“Generally, when a team plays at its home ground, the captain and coach advise curators about the type of pitch they want. But when teams play matches at neutral venues, curators would usually make the pitch as they deem fit for the outstation teams. Plus, there’s not much public interest in a match at a neutral venue without the home being involved. One reason for the five triple centuries in 2016-17 could be that there were no home-venue curators that season,” former India Test opener Wasim Jaffer, who has so far scored two triple centuries, tells Outlook.
Irrespective of the pitch debate, the figures involving triple centuries nonetheless make interesting reading. In 2015-16, when the home-and-away rule was on—meaning a team plays against an opponent once at its home ground and the next time at the opponent’s—not a single triple ton was scored, though 169 hundreds were registered, including 13 double hundreds. Then, in 2016-17, when all matches were played at neutral venues, five triple hundreds were hammered. “The reason is last season no one could doctor pitches. Naturally, the game improved with improvement in pitches. And this season, neutral curators are being used. So, if a neutral curator knows that the home team is not involved, why will he do anything with the pitch? Maybe, pitches are tilting towards batsmen, but not on the poorer side,” says a senior curator. In all, 187 centuries were scored in 2016-17, and this included 19 scores of 200-plus.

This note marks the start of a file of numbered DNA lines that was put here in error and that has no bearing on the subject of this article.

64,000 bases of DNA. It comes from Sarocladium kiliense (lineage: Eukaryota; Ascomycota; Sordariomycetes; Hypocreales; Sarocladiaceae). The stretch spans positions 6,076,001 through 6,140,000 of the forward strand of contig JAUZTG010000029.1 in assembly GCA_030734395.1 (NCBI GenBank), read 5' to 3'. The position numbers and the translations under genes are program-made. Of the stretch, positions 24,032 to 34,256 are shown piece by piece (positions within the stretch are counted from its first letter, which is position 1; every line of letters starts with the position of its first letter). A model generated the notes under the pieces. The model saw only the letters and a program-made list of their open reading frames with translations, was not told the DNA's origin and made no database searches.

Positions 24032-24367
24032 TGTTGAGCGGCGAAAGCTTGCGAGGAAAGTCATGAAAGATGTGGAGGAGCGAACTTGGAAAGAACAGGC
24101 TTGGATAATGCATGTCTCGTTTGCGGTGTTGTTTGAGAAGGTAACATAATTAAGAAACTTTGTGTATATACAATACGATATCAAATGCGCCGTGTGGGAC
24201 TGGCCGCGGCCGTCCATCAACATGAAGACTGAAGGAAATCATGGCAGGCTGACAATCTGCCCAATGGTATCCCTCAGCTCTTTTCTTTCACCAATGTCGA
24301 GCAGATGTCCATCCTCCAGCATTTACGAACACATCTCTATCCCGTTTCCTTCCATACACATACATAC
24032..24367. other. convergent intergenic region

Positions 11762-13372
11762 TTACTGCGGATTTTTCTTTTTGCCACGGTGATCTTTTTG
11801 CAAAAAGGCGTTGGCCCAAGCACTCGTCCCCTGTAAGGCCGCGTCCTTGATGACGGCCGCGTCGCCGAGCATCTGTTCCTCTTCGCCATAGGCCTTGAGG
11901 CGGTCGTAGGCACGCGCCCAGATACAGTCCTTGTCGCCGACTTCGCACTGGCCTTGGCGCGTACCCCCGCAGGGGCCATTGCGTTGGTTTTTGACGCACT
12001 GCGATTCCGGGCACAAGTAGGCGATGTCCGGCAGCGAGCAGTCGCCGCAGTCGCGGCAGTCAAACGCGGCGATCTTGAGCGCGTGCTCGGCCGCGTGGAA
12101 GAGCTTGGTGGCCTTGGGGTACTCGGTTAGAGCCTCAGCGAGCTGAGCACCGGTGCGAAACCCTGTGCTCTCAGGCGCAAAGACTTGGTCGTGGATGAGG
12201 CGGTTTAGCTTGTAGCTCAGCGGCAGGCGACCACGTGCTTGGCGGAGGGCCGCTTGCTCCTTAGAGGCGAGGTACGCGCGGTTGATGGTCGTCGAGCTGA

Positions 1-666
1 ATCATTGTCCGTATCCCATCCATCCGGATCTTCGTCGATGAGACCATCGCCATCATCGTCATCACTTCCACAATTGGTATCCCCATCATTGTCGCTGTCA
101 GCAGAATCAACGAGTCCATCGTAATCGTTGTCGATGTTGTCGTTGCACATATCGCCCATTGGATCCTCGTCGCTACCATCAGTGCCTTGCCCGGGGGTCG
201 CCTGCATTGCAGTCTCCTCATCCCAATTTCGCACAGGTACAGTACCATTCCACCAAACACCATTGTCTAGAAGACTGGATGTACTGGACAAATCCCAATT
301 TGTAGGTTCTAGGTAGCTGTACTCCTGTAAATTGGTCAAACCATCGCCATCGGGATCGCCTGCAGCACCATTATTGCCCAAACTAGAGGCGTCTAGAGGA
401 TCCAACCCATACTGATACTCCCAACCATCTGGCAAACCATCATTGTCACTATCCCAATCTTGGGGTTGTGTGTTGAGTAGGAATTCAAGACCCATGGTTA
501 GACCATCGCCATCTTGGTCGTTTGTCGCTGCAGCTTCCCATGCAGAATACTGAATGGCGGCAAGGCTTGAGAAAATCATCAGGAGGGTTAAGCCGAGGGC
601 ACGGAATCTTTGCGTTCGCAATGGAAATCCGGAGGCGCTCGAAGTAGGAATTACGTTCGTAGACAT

In the ongoing season, three batsmen—Himachal Pradesh’s Prashant Chopra (338, vs Punjab), Andhra’s Hanuma Vihari (302 not out, vs Odisha) and Karnataka’s Mayank Agarwal (304 not out, vs Maharashtra)—have already crossed the milestone. Chopra and Vihari were in the 2012 Under-19 World Cup-winning squad. In all, 134 centuries have been carved out, comprising three triple and seven double tons. Going by the pitches’ behaviour, there could be more, as 19 matches are left still. Of these, seven knock-out matches, quarter-finals onwards, will be played at neutral venues.
“For results you’ve to go for strokes, be in top form and see the ball well,” says Ajit Wadekar.